Celebrating International Day of Families

Perhaps Lilo and Stitch said it best when they described family, “Ohana means family. Family means nobody gets left behind or forgotten.” International Day of Families helps us to remember and observe that.

Back in 1994, May 15 was declared the International Day of Families by the United Nations and has been observed every year since 1995. The day was in response to changing social and economic structures, which have and continues to affect the structure and stability of many family units around the world. May 15 allows people to stop and reflect on the importance of family and the issues affecting other families around the world. 

Some of the day’s activities taking place include workshops, conferences, television and radio programming, newspaper articles and other programs that highlight the theme for the year.

However, some families choose to celebrate other ways either publicly or privately with their own families. Every year since 1996, a different theme is chosen by the UN Secretary-General. 

This year’s theme is Families and Inclusive Societies, which explores the role of families and family policies in advancing Sustainable Development Goal 16.  

According to the United Nations website the goal promotes peaceful and inclusive societies for sustainable development, the provision of access for all, and the building effective, accountable institutions at all levels.

Goal 16 targets 

    Significantly reduce all forms of violence and related death rates everywhere

    End abuse, exploitation, trafficking and all forms of violence against and torture of children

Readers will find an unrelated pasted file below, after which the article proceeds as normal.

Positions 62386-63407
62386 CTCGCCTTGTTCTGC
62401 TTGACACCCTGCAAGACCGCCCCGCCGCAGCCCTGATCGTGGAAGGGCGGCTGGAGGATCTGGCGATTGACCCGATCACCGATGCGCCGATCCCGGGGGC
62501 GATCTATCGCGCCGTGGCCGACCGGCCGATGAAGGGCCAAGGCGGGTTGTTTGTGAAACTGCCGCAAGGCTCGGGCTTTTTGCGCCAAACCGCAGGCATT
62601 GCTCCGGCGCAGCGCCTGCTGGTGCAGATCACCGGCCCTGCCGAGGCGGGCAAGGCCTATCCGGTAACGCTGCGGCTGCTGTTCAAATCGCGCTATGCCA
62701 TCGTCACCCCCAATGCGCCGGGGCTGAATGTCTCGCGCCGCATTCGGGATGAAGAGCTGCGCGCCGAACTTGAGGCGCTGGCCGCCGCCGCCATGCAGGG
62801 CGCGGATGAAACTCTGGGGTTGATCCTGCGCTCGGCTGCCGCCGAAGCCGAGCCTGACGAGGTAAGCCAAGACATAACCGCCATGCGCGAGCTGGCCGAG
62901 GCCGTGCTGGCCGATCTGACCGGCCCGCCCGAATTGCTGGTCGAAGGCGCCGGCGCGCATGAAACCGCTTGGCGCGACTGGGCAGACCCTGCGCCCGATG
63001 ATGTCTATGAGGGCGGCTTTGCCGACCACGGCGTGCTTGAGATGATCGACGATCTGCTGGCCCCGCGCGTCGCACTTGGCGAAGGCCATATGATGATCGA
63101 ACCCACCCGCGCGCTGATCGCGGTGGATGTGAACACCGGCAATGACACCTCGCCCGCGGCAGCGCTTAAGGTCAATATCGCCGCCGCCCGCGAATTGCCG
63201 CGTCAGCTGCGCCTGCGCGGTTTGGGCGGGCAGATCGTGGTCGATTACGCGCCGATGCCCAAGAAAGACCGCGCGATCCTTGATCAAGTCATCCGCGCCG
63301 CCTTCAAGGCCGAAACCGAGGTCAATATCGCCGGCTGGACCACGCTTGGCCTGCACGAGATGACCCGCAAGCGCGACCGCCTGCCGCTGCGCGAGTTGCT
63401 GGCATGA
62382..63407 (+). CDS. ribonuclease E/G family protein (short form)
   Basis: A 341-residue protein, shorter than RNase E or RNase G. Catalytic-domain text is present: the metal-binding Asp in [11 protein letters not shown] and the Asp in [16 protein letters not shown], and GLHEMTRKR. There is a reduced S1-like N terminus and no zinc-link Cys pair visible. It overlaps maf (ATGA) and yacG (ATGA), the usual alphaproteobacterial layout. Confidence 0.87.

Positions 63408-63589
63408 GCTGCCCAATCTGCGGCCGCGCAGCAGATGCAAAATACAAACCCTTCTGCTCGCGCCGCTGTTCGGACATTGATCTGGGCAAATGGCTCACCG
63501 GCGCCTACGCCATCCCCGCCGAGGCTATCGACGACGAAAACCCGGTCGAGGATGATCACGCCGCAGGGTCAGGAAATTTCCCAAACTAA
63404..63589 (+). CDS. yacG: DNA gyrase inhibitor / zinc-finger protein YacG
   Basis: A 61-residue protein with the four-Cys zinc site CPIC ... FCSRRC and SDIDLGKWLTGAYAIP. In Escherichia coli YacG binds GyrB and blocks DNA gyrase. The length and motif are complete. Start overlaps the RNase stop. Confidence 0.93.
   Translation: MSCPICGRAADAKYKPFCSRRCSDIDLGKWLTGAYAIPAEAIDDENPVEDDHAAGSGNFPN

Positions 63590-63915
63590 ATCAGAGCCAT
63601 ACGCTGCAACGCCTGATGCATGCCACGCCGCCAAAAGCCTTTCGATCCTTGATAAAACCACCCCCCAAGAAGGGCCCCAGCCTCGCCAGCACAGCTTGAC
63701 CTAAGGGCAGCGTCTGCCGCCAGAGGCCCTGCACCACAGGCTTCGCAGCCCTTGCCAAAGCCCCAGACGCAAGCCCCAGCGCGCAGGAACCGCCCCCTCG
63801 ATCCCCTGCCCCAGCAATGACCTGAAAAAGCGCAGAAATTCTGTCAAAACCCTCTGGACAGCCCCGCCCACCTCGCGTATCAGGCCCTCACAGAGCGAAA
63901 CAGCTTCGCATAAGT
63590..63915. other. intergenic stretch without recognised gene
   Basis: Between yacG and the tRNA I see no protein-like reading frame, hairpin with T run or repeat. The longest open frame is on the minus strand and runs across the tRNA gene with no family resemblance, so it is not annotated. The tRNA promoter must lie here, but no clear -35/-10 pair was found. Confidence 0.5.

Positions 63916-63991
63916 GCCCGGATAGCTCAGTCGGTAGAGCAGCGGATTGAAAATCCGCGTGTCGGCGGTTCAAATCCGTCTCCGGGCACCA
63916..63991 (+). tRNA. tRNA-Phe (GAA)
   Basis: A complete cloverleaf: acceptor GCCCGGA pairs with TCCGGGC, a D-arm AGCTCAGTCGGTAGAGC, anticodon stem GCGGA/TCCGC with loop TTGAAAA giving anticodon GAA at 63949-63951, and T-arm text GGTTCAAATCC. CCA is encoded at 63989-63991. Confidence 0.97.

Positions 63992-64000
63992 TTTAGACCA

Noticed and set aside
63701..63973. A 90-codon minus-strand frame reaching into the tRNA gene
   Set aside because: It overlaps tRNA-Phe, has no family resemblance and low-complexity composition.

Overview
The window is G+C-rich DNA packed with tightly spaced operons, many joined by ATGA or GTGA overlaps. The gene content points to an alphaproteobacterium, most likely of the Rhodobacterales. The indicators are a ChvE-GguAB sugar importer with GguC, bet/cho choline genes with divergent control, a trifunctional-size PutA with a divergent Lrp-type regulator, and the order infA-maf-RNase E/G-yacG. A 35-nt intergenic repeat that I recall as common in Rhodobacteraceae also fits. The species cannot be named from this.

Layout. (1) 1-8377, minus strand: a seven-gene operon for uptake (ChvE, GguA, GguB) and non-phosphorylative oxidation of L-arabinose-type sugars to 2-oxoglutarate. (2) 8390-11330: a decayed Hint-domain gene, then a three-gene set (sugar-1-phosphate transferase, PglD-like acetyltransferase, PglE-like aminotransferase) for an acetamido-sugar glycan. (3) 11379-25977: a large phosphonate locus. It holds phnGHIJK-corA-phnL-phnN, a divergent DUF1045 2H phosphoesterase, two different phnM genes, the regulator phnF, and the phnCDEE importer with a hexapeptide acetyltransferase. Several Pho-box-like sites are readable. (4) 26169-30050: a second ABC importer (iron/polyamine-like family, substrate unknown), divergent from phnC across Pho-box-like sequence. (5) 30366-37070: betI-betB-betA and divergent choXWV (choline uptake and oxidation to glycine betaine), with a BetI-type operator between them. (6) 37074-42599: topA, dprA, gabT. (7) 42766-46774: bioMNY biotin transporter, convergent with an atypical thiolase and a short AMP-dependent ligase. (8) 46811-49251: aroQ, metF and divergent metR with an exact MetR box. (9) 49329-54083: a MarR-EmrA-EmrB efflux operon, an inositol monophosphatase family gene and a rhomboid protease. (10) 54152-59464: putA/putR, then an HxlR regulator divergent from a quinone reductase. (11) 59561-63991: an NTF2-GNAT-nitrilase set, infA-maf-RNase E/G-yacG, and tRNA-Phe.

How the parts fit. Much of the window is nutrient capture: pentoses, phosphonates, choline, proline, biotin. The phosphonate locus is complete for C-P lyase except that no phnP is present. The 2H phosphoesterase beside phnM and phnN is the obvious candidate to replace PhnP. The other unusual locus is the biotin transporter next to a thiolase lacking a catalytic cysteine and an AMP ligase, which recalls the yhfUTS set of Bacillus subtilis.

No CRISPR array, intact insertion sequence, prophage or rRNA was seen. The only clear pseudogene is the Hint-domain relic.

Promote the rule of law at the national and international levels and ensure equal access to justice for all

    By 2030, significantly reduce illicit financial and arms flows, strengthen the recovery and return of stolen assets and combat all forms of organized crime

    Substantially reduce corruption and bribery in all their forms

    Develop effective, accountable and transparent institutions at all levels

    Ensure responsive, inclusive, participatory and representative decision-making at all levels

    Broaden and strengthen the participation of developing countries in the institutions of global governance

    By 2030, provide a legal identity for all, including birth registration

    Ensure public access to information and protect fundamental freedoms, in accordance with national legislation and international agreements

    Strengthen relevant national institutions, including through international cooperation, for building capacity at all levels, in particular in developing countries, to prevent violence and combat terrorism and crime

    Promote and enforce non-discriminatory laws and policies for sustainable development

While the day is not a public holiday and businesses remain open, International Day of Families is a reason to celebrate with your family and let them know what they mean to you, whether that be a blood-related family or whomever you consider family.

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Miranda Brumwell

Miranda attended Niagara College in 2014, completing the two-year Journalism program. She currently resides in London, ON with her boyfriend and baby boy. In her spare time, Miranda enjoys reading, cooking, photography, watercolour painting and spending time with family and friends.

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